Joe Bullock's strong arm

关于: In summer 2017, a couple of months after Joe’s dad died from a long-term illness, he started to have some abdominal pains and fatigue, which he figured was brought on from the stress of settling his dad’s estate and dealing with his death. Joe started to have a small amount of blood in his stool. He ignored all of this for the following months since he thought it was the grief from his dad’s death and family issues that he was having at the time. In October 2017, Joe went to a scheduled doctor’s appointment for a routine physical. He told his doctor about the symptoms he was having at the time. Because Joe just turned 50, his doctor told him, “It was time to get a colonoscopy.”

乔将结肠镜检查安排在几周后的 11 月。手术前两天,他的母亲因心脏病突发突然去世。乔又一次忽视了自己的症状,取消了结肠镜检查,以帮助姐姐处理母亲的遗产和遗愿。乔继续 "忍着",忽略了前几个月所感受到的痛苦。他认为自己身体的疲劳和压力是由所有的情绪波动造成的。在接下来的几周里,他对母亲的离世深感悲痛,因为他们在母亲去世前刚刚制定了假期计划。乔深受打击。乔感到情绪和身体都很虚弱。他并不知道:导致他痛苦和不适的是癌症。

Finally in spring 2018, at the urging of his wife, Joe rescheduled his colonoscopy, which had not been a high priority.  He had ‘Doctor Googled’  enough that he figured his pain and discomfort might be cancer. He hoped he was wrong. He and his wife drove to the GI clinic for his colonoscopy. As the procedure began, Joe drifted off to sleep because of the twilight drugs they had given him. Joe’s doctor discovered a tumor, but was able to get around it and remove two small polyps. His doctor marked, measured and biopsied his tumor. 



Joe’s wife is a nurse at the same hospital as his cancer center. She figured out the plan of action along with his care team at the hospital. The plan was to kill the cancer, and then surgery to remove my tumor from his colon and any infected lymph nodes (there were three). Joe had his colon resected during surgery. After surgery the plan was to do ‘clean up’ chemotherapy of Oxaliplatin infusions every three weeks with Xeloda 每次治疗之间都要吃药。起初,他的情况还不错,直到癌症的情绪副作用袭来,他才变得伤心欲绝。他可以承受身体上的副作用,但治疗期间的孤独和自我封闭让他不堪重负。他变成了一个悲伤的人,担心癌症已经扩散。压力有时压得他喘不过气来。 

Joe’s oncologist noticed how sad and stressed Joe looked, and told him to remember, ‘We got you!’ and their plan of action. He suggested Joe and his wife talk with a therapist. Joe thought he was ‘fine,” but for his wife, the pressure of being his caregiver, a full-time nurse, and mom was too much pressure for her, and she could not be Joe’s only sounding board.He agreed to listen to her and seek help.  Joe wasn’t going to let cancer steal my marriage and hurt the ones he loves. 



His therapist encouraged him to continue to attend the support group. She believed that his status of NED’ would bring a lot of hope to other members of the group. She also told me that him that he might find he needed support from the group as a survivor. She was right!


A fellow cancer patient and member of Colontown, Charles Griffin Jr., encouraged Joe early on in his stage IIIb colon cancer diagnosis to find ways to share his cancer story with the community. Charles told Joe that sharing his story was a way for Joe to give back to the community. Men typically don’t want to talk about their cancer story or are ashamed they have cancer. Charlesbecame a huge part of Joe’s cancer story. After Charles died in summer 2019, Joe was reminded of the words Charles told him and others in a speech Charleshad given to a group of cancer survivors. In his speech, ‘We Are All Glow Sticks,’ Charles told everyone that being a cancer patient is like being a glow stick, ‘You have to be broken to shine.’ Joe had been broken, and now he needed to shine. Joe will never forget those words and set out on a mission to discover how do that as a survivor. He looked for ways to encourage other cancer patients at his local cancer center. He participated in a couple of local fundraisers and started to share his cancer story in various colon cancer groups.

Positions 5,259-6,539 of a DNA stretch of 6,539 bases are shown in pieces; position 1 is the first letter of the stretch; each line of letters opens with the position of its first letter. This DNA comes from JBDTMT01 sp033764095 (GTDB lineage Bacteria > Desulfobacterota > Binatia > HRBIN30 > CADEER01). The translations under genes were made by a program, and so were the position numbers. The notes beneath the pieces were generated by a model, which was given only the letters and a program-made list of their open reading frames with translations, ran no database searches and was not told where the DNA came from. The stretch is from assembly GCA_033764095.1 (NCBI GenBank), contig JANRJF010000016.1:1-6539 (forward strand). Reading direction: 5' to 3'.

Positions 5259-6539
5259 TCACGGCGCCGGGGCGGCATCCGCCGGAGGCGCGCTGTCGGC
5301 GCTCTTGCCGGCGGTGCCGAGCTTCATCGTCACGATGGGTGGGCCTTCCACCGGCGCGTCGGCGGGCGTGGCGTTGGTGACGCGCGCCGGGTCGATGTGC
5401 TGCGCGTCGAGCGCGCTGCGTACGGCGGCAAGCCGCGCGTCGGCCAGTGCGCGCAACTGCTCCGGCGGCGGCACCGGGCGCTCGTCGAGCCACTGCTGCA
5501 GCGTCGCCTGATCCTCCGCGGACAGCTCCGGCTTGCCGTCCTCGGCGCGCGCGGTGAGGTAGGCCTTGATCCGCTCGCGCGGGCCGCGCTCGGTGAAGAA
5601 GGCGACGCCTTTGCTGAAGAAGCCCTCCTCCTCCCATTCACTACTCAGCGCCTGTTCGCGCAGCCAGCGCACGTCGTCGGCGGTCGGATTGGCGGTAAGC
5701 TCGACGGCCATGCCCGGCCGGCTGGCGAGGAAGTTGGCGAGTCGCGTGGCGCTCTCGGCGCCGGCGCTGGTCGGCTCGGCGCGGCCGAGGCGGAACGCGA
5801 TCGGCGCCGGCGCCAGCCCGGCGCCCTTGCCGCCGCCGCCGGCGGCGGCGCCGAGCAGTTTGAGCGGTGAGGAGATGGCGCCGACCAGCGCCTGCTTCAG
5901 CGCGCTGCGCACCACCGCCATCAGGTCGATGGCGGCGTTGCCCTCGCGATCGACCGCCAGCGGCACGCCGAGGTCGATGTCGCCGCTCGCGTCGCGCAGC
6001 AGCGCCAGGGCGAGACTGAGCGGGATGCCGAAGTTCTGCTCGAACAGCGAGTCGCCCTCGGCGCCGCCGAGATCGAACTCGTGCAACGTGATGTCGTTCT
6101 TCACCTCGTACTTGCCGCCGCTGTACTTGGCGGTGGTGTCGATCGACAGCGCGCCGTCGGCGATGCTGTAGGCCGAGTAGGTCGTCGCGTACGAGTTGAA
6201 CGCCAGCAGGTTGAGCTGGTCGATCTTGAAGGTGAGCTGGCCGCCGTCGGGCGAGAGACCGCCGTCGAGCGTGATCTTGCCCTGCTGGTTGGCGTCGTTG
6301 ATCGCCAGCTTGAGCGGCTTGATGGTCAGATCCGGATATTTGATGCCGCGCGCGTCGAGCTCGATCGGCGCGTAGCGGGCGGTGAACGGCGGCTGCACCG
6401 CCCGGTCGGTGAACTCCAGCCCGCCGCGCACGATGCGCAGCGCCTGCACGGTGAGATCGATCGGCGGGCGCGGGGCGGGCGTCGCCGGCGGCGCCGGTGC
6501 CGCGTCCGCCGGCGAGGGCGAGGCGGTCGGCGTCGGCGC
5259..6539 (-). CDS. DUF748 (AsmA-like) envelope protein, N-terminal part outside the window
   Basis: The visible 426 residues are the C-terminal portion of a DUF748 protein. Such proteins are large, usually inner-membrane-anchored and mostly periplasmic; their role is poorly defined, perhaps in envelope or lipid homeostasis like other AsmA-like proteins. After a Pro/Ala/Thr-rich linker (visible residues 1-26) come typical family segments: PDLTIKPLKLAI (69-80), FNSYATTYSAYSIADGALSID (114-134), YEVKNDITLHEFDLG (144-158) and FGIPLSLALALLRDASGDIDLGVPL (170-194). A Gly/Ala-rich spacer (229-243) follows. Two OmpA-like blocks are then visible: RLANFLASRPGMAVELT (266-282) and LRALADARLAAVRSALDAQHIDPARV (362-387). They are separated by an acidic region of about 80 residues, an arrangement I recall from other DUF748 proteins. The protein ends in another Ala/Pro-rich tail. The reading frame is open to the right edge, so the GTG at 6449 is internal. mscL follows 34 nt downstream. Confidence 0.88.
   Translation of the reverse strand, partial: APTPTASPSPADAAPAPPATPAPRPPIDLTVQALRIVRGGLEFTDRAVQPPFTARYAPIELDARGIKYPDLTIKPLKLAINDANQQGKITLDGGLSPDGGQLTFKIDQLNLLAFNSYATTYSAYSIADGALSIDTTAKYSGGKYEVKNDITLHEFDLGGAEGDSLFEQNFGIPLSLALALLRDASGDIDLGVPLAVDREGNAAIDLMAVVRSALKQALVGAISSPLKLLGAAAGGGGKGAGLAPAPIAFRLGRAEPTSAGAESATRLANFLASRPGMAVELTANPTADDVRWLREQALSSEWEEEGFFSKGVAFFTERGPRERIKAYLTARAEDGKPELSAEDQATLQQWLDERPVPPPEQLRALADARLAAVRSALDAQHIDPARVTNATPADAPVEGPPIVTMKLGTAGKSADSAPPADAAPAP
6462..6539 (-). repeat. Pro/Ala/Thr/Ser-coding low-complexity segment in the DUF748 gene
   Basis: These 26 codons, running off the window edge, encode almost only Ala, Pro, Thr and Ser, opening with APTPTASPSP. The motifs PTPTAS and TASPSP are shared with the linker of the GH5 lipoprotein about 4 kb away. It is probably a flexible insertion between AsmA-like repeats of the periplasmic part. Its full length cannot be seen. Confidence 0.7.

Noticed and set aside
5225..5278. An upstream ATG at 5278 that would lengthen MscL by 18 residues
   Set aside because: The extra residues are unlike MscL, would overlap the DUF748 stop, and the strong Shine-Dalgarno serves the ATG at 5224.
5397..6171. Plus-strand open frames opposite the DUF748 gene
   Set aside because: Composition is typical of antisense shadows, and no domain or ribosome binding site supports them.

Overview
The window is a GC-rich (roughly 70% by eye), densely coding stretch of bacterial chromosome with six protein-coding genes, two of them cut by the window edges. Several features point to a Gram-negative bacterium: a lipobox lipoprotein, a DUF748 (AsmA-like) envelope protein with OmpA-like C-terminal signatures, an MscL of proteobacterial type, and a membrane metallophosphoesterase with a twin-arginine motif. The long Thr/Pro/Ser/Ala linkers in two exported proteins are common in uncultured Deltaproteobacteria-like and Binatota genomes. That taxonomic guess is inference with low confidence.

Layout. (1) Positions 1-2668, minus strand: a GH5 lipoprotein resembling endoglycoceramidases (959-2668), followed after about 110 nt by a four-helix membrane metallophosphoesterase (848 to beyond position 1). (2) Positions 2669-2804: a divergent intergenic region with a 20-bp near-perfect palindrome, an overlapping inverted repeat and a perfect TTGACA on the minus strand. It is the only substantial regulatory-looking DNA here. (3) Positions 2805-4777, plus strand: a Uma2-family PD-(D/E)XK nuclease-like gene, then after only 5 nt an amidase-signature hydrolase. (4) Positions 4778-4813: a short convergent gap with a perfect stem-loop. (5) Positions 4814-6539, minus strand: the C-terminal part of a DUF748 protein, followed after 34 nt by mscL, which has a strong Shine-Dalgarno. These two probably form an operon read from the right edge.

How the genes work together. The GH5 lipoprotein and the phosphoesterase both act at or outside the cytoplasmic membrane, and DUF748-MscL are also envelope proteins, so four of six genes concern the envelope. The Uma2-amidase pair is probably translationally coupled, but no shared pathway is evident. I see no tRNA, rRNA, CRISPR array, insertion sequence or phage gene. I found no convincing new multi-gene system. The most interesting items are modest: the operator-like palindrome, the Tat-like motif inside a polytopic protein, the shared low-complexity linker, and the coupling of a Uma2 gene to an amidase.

At the end of 2019, Joe met a fellow cancer patient and Colontown member Trevor Maxwell. Trevor is living with metastatic stage IV colon cancer. Trevor had been building a framework for a webpage and writing a book about the physical and mental struggles that surround men going through cancer. He calls it, “Man Up To Cancer.” Trevor wants to change the narrative to what ”manning up’ means to cancer” means. This means having an open heart and a warrior spirit as they battled cancer. Trevor asked Joe to help  build a Facebook support group “The Howling Place,” as a component of the webpage. The idea is that a wolfpack supports each other. Previously, Joe sent friend requests on Facebook to offer friendship and support to men who had a cancer diagnosis of any type.Trevor asked Joe to be the lead administrator of the Facebook group.  January 1, 2020, Joe invited over 200 men to join the group and most of them joined within the following days. We currently have almost 1,500 men in “The Wolfpack” as the men of “The Howling Place” like to be known. Joe continues to fight the anxiety that comes from the worry of recurrence, but now he has “Wolfpack” to run with.  Joe has decided that if, “Cancer is done with me, I am not done with cancer.” Joe’s journey as a cancer advocate began with the Wolfpack, and now extends to hosting duties with Climb for a Cure, North Carolina so that he can help raise awareness for colorectal cancer, fundraise for cutting-edge research on a Path to a Cure, and provide support to the colorectal cancer community. . 

乔为什么登山 "帮助资助结肠直肠癌研究。我想举办一次属于我自己的 "攀登治愈 "活动,以此作为我的幸存者目标,并向激励过我的人致敬"。

是什么让乔保持动力? "寻找治疗方法这种疾病让我失去了太多朋友"。

乔对登山者的建议 "现在就开始训练!"